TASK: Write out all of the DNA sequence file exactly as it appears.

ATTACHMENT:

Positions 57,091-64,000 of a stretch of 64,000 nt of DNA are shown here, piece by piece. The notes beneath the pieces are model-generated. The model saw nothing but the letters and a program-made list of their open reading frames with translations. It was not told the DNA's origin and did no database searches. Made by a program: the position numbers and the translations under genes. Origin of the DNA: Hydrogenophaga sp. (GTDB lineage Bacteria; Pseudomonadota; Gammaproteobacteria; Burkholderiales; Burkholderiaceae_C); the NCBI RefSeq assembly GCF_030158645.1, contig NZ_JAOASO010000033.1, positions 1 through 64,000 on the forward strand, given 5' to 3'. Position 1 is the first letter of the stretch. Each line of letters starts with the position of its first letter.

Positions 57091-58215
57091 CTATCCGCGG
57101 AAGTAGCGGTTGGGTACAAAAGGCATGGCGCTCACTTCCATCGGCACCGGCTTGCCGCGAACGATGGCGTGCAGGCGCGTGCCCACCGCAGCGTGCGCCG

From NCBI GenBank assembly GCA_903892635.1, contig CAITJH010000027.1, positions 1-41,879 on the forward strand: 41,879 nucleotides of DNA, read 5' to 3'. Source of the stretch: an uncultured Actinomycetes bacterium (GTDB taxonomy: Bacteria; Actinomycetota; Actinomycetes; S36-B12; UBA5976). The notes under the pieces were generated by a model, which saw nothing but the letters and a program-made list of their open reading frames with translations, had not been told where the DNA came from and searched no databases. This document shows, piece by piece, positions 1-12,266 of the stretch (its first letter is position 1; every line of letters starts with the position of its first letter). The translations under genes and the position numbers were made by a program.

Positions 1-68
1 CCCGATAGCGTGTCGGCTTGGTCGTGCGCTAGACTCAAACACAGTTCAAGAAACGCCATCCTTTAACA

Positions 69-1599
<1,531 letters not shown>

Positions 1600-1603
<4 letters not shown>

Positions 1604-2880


Positions 57,091-64,000 of a stretch of 64,000 nt of DNA are shown here, piece by piece. The notes beneath the pieces are model-generated. The model saw nothing but the letters and a program-made list of their open reading frames with translations. It was not told the DNA's origin and did no database searches. Made by a program: the position numbers and the translations under genes. Origin of the DNA: Hydrogenophaga sp. (GTDB lineage Bacteria; Pseudomonadota; Gammaproteobacteria; Burkholderiales; Burkholderiaceae_C); the NCBI RefSeq assembly GCF_030158645.1, contig NZ_JAOASO010000033.1, positions 1 through 64,000 on the forward strand, given 5' to 3'. Position 1 is the first letter of the stretch. Each line of letters starts with the position of its first letter.

Positions 57091-58215
57091 CTATCCGCGG
57101 AAGTAGCGGTTGGGTACAAAAGGCATGGCGCTCACTTCCATCGGCACCGGCTTGCCGCGAACGATGGCGTGCAGGCGCGTGCCCACCGCAGCGTGCGCCG

From NCBI GenBank assembly GCA_903892635.1, contig CAITJH010000027.1, positions 1-41,879 on the forward strand: 41,879 nucleotides of DNA, read 5' to 3'. Source of the stretch: an uncultured Actinomycetes bacterium (GTDB taxonomy: Bacteria; Actinomycetota; Actinomycetes; S36-B12; UBA5976). The notes under the pieces were generated by a model, which saw nothing but the letters and a program-made list of their open reading frames with translations, had not been told where the DNA came from and searched no databases. This document shows, piece by piece, positions 1-12,266 of the stretch (its first letter is position 1; every line of letters starts with the position of its first letter). The translations under genes and the position numbers were made by a program.

Positions 1-68
1 CCCGATAGCGTGTCGGCTTGGTCGTGCGCTAGACTCAAACACAGTTCAAGAAACGCCATCCTTTAACA

Positions 69-1599
<1,531 letters not shown>

Positions 1600-1603
<4 letters not shown>

Positions 1604-2880